Another wrench thrown into the Colts’ “life after Manning plan” was the emergence of quarterback Robert Griffin III last season. Heading into the 2011 college football season, Luck was slated to win the Heisman Trophy and be the consensus No. 1 pick in the 2012 NFL draft.

Well, Griffin III won the Heisman (deservingly so) and almost the top honors in the draft. The Colts teetered on which quarterback to choose, but stuck with Luck. Their decision looks to be a wise one right now. Griffin III went No. 2 to the Washington Redskins and the rest will be played out in history.

The Colts currently hold a Wild Card spot at 6-3 and Luck is on pace to set the rookie record for total passing yards.  His 2,631 yards right now put him on pace for 4,677, which would demolish the Carolina Panthers Cam Newton’s 2011 record of 4,051. Luck also surpassed Newton’s single game record by a rookie with 433 passing yards in Week 9. Thanks to veteran wide receiver Reggie Wayne, who is currently second in the NFL with 931 receiving yards, Luck has a reliable target. His touchdown to interception rate in only 10/9, but he’s a rookie. Those numbers will fix themselves with experience.

So, what makes him so special?

His intelligence is that of a wily veteran rather than a rookie. He is already the go-to, hands down leader of his team. Out of the Colts’ six wins this season, five have been by six points or less, which tells one that his game management skills are superb.  To think of what he’ll be able to do in the future leaves one with a waterfall of drool cascading from his open jaw. He’s the total package.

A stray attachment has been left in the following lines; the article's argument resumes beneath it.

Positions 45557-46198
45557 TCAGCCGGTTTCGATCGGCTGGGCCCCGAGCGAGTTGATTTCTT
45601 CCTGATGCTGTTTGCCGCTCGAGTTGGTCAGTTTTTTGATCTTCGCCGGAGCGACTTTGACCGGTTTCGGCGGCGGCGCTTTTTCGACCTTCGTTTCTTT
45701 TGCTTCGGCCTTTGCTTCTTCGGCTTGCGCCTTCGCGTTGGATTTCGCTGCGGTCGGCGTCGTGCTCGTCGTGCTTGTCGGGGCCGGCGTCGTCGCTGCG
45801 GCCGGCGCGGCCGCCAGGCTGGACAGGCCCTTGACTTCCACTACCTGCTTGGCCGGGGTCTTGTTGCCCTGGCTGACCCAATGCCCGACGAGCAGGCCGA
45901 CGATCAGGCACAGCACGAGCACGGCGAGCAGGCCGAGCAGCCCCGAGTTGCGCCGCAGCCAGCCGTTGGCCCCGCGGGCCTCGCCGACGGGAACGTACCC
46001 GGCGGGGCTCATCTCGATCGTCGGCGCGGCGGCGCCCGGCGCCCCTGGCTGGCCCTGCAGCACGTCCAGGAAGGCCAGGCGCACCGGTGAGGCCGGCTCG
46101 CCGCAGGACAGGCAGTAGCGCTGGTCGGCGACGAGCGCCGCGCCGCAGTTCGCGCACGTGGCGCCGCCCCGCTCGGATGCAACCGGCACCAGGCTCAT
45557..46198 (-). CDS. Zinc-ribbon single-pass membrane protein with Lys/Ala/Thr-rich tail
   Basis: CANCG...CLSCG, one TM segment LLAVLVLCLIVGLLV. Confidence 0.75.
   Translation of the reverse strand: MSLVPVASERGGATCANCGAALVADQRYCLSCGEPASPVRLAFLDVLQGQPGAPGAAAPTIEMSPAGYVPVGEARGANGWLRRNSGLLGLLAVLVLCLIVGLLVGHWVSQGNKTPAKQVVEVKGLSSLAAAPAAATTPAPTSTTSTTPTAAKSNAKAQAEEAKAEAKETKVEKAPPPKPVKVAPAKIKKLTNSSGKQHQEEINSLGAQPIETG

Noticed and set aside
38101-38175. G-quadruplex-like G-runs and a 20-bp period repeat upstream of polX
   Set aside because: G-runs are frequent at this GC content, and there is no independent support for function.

He’s smart, has deadly arm strength and accuracy and is underrated as an all-around athlete. His ability to tuck the ball and run when necessary will help him thrive in the NFL. His goal heading into his rookie season was to improve every game.  Two turnovers in the red zone in Week 10 prove that he has plenty of work to do, but that’s what motivates him.

Here’s something to watch for from Luck the rest of the season—he’s going to flirt with 5,000 passing yards. This would be a monumental feat as only four men have done it a total of five times in NFL history. Never has a rookie achieved this.

If you think this is impossible, don’t be a hater. Luck only needs 2,369 passing yards, or 338 yards/game the rest of the way. Considering his competition the rest of the season, this is more than possible. The Colts play the suspect defenses of the New England Patriots, Buffalo Bills, Detroit Lions, Tennessee Titans and Kansas City Chiefs. Not to say these teams don’t have a chance against Luck, but numbers don’t lie. Only the Houston Texans, who the Colts play twice, may be able to contain Luck down the stretch. But even they were torched by Aaron Rodgers of the Green Bay Packers to the tune of 338 passing yards*(what Luck needs to average to reach 5,000) and six touchdowns in their only loss this season.

NFL fans do yourself a favor—watch history unfold, watch Luck become the greatest of all time.

December 6, 2011

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The Luckiest Team in the NFL

By: Joe Williams

It takes a combination of things to win in the NFL. Certainly you need talented players, but you also need great coaching, timing, and a little luck doesn’t hurt either.